The developer behind an embattled former schoolhouse in the East Village has sought to convert the five-story property into a college dormitory for nearly two decades, but claims the de Blasio administration is derailing his efforts, according to a new suit filed this week.
Developer Gregg Singer is in the midst of a years-long standoff with the city over plans for the former P.S. 64 building near Tompkins Square Park. He has long sought to transform the space into dorms, but the Department of Buildings (DOB) determined that the project would violate the city’s Dorm Rule, and served him with a stop work order in 2015, according to DOB records.
More recently, the agency hit the landmarked property with a full vacate order in March, which remains in place, after discovering cracks at the building, prompting elected officials to accuse Singer of allowing the building to deteriorate so that demolition may eventually become necessary. But Singer argues that his woes stem from the city’s desire to reclaim the building and “correct a supposedly historical mistake” when the Giuliani administration auctioned it off to him for $3.15 million in 1998, according to the Manhattan Supreme Court lawsuit.
“This course of conduct has also demonstrated the sheer naked futility in urging me to exhaust all administrative remedies when in fact I have done so repeatedly, only to have the rules of the game revised mid-game, the goal posted moved and the referee drawn and quartered,” Singer wrote in an September 9 affidavit.
On Thursday, a spokesperson for Singer charged that development hurdles have robbed the neighborhood of a project that would have brought units and life back to the block, instead it has been forced to sit idle for two decades.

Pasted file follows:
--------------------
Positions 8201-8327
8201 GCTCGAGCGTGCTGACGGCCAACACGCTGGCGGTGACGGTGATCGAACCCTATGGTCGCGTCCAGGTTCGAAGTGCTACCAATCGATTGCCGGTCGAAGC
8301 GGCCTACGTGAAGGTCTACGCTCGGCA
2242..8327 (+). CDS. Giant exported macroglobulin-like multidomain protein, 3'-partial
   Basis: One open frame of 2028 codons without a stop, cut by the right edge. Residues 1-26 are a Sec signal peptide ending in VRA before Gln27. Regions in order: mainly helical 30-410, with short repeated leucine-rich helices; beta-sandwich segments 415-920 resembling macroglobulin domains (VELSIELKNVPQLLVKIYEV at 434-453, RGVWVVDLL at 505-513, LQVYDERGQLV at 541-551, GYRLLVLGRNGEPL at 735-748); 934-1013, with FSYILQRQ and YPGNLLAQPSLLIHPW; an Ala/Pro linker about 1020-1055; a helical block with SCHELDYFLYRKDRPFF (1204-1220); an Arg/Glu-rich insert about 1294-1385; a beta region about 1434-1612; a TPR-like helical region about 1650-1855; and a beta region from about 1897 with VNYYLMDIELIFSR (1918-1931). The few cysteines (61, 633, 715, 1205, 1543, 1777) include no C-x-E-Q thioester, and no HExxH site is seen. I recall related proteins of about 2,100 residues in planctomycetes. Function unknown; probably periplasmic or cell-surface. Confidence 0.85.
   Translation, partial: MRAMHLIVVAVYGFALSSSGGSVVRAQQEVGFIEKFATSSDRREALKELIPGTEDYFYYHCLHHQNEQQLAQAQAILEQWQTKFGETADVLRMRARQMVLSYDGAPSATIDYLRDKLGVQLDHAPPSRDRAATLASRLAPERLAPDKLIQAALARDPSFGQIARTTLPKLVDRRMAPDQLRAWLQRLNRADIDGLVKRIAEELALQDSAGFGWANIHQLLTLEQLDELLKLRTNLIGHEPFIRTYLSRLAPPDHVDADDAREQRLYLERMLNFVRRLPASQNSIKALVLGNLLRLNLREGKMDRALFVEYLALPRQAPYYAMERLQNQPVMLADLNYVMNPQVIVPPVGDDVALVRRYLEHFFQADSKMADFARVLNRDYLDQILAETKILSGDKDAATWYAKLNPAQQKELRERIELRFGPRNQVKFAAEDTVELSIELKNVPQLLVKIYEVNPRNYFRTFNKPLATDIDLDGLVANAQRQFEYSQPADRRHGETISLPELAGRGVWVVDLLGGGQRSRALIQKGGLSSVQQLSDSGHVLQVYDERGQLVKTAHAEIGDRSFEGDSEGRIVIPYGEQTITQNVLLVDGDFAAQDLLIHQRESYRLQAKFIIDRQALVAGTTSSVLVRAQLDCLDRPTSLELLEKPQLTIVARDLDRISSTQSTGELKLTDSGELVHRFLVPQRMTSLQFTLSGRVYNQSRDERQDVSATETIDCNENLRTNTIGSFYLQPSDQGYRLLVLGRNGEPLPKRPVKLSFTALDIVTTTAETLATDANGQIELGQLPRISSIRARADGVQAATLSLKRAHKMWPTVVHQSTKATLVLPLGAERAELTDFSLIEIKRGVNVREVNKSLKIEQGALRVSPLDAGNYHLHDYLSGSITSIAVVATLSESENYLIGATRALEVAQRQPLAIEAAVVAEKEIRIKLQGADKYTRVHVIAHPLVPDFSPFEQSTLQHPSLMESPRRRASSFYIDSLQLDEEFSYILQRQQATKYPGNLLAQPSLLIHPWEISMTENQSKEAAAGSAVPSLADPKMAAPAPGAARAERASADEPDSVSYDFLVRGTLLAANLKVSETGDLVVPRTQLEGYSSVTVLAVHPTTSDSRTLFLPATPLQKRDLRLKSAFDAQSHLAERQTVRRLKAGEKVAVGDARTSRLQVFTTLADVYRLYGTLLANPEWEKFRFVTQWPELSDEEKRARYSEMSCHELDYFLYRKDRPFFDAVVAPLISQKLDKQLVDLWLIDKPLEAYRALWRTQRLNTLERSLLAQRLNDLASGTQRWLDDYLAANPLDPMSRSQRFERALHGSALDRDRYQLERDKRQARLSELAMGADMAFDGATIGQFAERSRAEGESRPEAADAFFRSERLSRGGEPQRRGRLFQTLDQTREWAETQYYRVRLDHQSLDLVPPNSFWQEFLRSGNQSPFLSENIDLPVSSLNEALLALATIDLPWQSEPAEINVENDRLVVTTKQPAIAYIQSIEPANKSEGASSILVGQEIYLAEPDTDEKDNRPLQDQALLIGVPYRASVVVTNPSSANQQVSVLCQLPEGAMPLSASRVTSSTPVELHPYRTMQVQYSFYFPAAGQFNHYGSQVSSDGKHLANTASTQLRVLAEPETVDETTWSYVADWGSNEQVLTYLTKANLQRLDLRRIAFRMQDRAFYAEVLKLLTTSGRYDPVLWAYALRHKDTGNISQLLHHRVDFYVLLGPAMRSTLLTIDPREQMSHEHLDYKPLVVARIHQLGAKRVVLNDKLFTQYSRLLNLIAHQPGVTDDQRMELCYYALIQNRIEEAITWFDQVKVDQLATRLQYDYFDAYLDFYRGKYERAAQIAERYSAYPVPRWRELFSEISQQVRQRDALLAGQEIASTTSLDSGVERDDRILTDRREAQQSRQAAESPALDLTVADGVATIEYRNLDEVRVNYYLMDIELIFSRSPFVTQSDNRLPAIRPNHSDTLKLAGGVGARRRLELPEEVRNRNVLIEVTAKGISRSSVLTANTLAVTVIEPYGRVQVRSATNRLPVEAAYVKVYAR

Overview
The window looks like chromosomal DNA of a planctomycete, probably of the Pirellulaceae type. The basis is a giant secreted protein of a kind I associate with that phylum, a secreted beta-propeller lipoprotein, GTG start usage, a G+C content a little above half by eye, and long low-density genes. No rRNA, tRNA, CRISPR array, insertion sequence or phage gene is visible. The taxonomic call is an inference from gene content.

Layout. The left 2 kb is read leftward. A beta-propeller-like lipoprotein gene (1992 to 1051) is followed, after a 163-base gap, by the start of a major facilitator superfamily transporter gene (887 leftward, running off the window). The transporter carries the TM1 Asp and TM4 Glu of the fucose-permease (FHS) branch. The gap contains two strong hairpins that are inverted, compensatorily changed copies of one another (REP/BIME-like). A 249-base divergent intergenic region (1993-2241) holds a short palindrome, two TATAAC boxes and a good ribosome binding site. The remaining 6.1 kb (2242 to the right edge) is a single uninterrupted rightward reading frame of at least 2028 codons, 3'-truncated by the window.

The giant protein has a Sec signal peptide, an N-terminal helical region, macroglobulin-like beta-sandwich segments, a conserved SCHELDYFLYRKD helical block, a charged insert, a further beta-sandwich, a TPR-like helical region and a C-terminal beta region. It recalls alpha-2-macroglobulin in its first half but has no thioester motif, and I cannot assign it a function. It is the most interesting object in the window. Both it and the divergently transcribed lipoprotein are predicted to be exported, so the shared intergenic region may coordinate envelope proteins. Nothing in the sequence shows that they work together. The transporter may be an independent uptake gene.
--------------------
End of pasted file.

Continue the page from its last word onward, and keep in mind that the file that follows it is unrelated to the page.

“[The city’s] actions have prevented a great historic property from being renovated and being put back into productive use to create jobs and opportunities for real New Yorkers,” said Nicole Epstein, a spokesperson for Singer. “Mayor Bill should be ashamed of himself.”
Officials with the buildings department are quick to assert that it has never sought to personally plague Singer and is simply following the letter of the law.
“DOB maintains a robust standard of fairness and equity when reviewing any proposed project, including those from Mr. Singer,” said DOB spokesperson Andrew Rudansky. “We have never harassed this individual, nor done so at the direction of the Mayor.”
Before the building was sold to Singer, the P.S. 64 site housed the CHARAS/El Bohio Community Center. Since then, neighborhood residents and, as well as former and current elected officials, have relentlessly advocated for the site’s return to the community.
In October 2017, Mayor Bill De Blasio stoked hopes that the property could convert back into a community center when he announced, shortly before the mayoral election, that the city wanted to reacquire the building. The city took little action for several months and in August 2018, de Blasio told reporters that the city has “tried to have a productive conversation about purchase” but that he is “very frustrated with that owner” who he claimed was stonewalling the city.
Singer shot back, saying that he “was astonished at the brazenness of the mayor’s lie” and said he had heard no word from the mayor’s office since the 2017 announcement. Epstein says the city has yet to make Singer an offer for the building.
The new suit also alleges that the de Blasio administration’s “Orwellian tactics” are being influenced by a wealthy hedge-funder (and de Blasio donor) Aaron Sosnick, who lives in a penthouse next to the old schoolhouse.
“It would not be a stretch to suggest that this so-called ‘philanthropist’ is using his so-called ‘generosity’ and political influence to lower the cost of his attempted acquisition,” Singer alleges in his affidavit. “In this subterfuge, I believe the Mayor is his co-conspirator and lackey.”
September’s suit is far from the first that Singer has filed against the city; those include a January 2018 federal suit making similar charges against the city, the mayor, and Sosnick. That case is still pending. But the city is skeptical that Singer’s latest suit will prevail.
“None of Mr. Singer’s previous cases have been substantiated in court,” asserts Nicholas Paolucci, a law department spokesperson. “His state lawsuit lacked merit and was dismissed, and we’re moving to dismiss his federal case. We’re carefully reviewing this new complaint and will respond further in the litigation.”